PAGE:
Face or building superiority in peripheral vision reversed by task requirements.

Jebara N, Pins D, Despretz P, Boucart M - Adv Cogn Psychol (2009)

Examples of stimuli used in the different experiments for each semantic							category. A: Male and female faces. B: Buildings. C: Various objects:							kitchenware, high-tech, furniture, animals, vehicles, clothing, plants,							and decorative objects.
© Copyright Policy - open-access
Related In: Results  -  Collection

License
Show All Figures
getmorefigures.php?uid=PMC2865003&req=5

Figure 1: Examples of stimuli used in the different experiments for each semantic category. A: Male and female faces. B: Buildings. C: Various objects: kitchenware, high-tech, furniture, animals, vehicles, clothing, plants, and decorative objects.
Mentions: All stimuli used in the three experiments were photographs (Hemera Photo Object CD-ROM library and “self-produced” photographs) belonging to three different semantic categories: male and female faces, buildings, and objects (see Figure 1). A set of 472 photographs was selected and used in the three experiments. The object category included various items: kitchenware, high-tech, furniture, animals, vehicles, clothing, plants, and decorative objects. Buildings were not considered as objects.

Bottom Line: Peripheral vision has been the topic of few studies compared with central vision.Our results showed that buildings were better judged as identical or familiar in periphery whilst faces were better categorised.We conclude that this superiority for a given stimulus in peripheral vision results (a) from the available information, which depends on the decrease of resolution with eccentricity, and (b) from the useful information, which depends on both the task and the semantic category.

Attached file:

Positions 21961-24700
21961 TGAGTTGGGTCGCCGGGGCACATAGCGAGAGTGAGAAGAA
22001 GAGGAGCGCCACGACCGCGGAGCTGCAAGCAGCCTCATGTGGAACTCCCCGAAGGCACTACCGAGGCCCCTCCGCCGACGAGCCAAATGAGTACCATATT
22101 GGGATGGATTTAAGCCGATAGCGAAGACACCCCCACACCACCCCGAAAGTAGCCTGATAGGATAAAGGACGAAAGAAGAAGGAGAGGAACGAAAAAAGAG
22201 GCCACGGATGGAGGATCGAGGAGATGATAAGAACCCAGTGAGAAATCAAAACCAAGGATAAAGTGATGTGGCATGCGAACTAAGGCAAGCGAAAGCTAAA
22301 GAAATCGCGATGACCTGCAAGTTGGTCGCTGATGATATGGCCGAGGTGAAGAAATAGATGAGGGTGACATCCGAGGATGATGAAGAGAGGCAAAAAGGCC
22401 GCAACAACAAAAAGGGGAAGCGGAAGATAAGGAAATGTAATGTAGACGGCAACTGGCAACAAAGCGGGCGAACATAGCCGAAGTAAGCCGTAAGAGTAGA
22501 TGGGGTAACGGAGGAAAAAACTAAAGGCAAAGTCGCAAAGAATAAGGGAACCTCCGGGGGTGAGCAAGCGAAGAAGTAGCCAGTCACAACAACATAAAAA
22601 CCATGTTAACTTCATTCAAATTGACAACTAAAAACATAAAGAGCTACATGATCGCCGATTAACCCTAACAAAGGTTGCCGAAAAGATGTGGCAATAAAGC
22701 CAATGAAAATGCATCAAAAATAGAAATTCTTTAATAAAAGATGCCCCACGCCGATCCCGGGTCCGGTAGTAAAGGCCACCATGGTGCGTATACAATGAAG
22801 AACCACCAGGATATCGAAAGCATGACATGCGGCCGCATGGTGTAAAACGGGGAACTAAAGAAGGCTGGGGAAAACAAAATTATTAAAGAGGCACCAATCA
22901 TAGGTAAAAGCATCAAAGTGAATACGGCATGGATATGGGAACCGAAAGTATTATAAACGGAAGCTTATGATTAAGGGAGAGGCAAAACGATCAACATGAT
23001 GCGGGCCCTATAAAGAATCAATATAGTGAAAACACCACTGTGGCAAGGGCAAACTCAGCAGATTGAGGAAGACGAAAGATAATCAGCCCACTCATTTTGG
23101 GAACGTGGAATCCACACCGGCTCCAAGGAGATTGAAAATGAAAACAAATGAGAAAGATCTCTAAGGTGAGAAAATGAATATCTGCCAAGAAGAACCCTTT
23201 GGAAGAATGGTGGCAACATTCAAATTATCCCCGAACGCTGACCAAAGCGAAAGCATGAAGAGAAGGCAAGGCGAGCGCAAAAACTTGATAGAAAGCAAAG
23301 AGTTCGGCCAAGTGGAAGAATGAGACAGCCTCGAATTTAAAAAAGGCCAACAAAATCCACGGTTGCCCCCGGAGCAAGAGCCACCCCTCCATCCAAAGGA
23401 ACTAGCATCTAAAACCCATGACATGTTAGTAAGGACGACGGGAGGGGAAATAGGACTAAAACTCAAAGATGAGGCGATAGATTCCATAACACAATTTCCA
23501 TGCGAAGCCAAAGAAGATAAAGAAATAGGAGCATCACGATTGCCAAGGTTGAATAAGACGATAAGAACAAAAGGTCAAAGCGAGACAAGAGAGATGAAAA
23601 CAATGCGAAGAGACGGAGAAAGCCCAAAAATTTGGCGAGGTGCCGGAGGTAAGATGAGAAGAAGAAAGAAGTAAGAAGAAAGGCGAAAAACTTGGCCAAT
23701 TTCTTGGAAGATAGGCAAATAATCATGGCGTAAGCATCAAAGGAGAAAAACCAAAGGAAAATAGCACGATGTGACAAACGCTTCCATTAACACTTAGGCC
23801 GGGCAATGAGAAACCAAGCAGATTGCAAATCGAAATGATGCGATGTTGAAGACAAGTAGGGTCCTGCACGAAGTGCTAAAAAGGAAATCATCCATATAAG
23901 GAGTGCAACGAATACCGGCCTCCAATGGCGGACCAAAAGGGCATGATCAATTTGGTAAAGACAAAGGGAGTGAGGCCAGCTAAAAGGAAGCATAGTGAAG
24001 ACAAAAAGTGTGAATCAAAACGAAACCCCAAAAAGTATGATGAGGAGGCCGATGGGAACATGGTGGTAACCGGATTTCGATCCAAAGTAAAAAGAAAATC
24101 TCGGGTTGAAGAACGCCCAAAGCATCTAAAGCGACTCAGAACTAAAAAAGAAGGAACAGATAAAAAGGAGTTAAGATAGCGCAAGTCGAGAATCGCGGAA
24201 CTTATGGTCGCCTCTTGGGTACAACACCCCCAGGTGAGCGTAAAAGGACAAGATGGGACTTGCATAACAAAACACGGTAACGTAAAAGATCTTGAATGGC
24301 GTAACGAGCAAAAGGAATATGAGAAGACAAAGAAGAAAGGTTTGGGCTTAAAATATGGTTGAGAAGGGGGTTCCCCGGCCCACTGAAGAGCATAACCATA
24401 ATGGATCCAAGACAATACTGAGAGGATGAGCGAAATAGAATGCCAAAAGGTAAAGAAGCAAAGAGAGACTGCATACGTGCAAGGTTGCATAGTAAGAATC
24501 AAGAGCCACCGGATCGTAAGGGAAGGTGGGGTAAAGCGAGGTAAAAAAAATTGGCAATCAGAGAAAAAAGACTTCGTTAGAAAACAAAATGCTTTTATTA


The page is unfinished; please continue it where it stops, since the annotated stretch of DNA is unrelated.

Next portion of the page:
View Article: PubMed Central - PubMed

Affiliation: Laboratoire de Neurosciences Fonctionnelles et Pathologies, CNCNRS, Université Lille Nord de France, CHCHRU Lille, Lille, France.

ABSTRACT
Peripheral vision has been the topic of few studies compared with central vision. Nevertheless, given that visual information covers all the visual field and that relevant information can originate from highly eccentric positions, the understanding of peripheral vision abilities for object perception seems essential. The poorer resolution of peripheral vision would first suggest that objects requiring large-scale feature integration such as buildings would be better processed than objects requiring finer analysis such as faces. Nevertheless, task requirements also determine the information (coarse or fine) necessary for a given object to be processed. We therefore investigated how task and eccentricity modulate object processing in peripheral vision. Three experiments were carried out requiring finer or coarser information processing of faces and buildings presented in central and peripheral vision. Our results showed that buildings were better judged as identical or familiar in periphery whilst faces were better categorised. We conclude that this superiority for a given stimulus in peripheral vision results (a) from the available information, which depends on the decrease of resolution with eccentricity, and (b) from the useful information, which depends on both the task and the semantic category.

No MeSH data available.